In all the world, no butterflies migrate like the Monarchs of North America. They travel much farther than all other tropical butterflies, up to three thousand miles. They are the only butterflies to make such a long, two way migration every year. Amazingly, they fly in masses to the same winter roosts, often to the exact same trees. Their migration is more the type we expect from birds or whales. However, unlike birds and whales, individuals only make the round-trip once. It is their children's grandchildren that return south the following fall.
When you can find Monarch butterflies in Big Sur
Monarch Butterflies return to Big Sur in October and migrate north in January. You can see them clustered in the trees early in the morning. During the day you'll see them flying around.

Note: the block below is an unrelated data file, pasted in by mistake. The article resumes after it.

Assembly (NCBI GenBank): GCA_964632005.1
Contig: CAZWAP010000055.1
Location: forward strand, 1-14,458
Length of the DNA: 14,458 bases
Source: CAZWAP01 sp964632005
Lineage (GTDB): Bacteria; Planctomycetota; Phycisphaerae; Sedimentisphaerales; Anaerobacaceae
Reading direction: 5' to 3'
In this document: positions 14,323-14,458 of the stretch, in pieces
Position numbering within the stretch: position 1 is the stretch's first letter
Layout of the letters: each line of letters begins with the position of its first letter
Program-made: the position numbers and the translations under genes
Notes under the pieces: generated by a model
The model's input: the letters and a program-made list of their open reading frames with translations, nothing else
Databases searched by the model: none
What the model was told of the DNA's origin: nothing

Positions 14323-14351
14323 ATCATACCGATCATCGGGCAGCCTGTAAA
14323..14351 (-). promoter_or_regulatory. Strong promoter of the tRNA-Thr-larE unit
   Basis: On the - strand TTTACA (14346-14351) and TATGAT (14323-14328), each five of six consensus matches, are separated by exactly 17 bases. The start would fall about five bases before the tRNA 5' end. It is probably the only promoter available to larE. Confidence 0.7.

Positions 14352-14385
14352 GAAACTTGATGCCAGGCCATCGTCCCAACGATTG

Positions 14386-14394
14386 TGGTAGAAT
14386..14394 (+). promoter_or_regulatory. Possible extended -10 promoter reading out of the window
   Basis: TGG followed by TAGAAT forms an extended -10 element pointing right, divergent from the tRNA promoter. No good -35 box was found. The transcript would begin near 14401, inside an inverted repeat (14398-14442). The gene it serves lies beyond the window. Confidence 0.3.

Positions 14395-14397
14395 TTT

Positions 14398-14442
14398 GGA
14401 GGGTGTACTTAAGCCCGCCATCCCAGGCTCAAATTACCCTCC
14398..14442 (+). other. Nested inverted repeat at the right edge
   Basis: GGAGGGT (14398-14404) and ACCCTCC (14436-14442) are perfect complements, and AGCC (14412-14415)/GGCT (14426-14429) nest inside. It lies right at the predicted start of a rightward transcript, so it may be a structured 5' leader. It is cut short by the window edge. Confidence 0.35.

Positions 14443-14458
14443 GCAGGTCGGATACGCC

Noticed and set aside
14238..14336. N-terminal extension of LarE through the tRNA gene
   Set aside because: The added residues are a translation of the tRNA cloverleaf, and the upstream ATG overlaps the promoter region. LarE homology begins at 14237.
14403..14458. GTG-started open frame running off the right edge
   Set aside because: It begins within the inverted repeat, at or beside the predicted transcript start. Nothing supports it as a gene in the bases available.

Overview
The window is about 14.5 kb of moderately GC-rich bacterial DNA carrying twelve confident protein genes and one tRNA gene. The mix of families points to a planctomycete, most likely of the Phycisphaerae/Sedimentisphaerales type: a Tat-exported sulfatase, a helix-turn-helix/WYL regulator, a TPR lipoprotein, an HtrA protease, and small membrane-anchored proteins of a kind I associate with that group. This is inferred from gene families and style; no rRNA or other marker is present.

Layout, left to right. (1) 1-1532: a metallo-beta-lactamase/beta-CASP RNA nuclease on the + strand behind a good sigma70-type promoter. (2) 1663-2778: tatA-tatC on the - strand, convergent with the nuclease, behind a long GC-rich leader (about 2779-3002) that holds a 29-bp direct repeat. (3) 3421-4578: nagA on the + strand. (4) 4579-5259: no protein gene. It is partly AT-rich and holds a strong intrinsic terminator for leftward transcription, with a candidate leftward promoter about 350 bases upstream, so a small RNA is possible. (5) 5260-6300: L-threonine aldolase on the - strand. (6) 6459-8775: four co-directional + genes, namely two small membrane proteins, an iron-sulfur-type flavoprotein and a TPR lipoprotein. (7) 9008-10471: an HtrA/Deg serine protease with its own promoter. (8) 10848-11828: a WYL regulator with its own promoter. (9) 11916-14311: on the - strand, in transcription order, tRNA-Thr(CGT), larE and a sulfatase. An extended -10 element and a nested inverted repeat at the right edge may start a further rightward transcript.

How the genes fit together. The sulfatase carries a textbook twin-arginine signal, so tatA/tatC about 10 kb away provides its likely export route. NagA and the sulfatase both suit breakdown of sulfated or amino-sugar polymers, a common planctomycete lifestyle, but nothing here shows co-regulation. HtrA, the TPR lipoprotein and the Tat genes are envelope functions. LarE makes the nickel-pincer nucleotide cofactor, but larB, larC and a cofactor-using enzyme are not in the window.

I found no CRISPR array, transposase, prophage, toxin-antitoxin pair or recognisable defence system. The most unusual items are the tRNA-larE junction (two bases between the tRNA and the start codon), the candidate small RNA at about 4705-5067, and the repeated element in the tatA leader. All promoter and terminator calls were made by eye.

Where you can find Monarch butterflies in Big Sur
You will see butterflies all over Big Sur, however Andrew Molera State Park is one of the better places for observing them. This is where they roost in the Eucalyptus trees in Cooper Grove (the grove of Eucalyptus trees by the Cooper Cabin) along the Big Sur River.
A portion of the proceeds from the sale of our Pinot Noir Reserve will be donated to The Nature Conservancy to benefit Andre Molera State Park.
Story originally appeared on bigsurcalifornia.org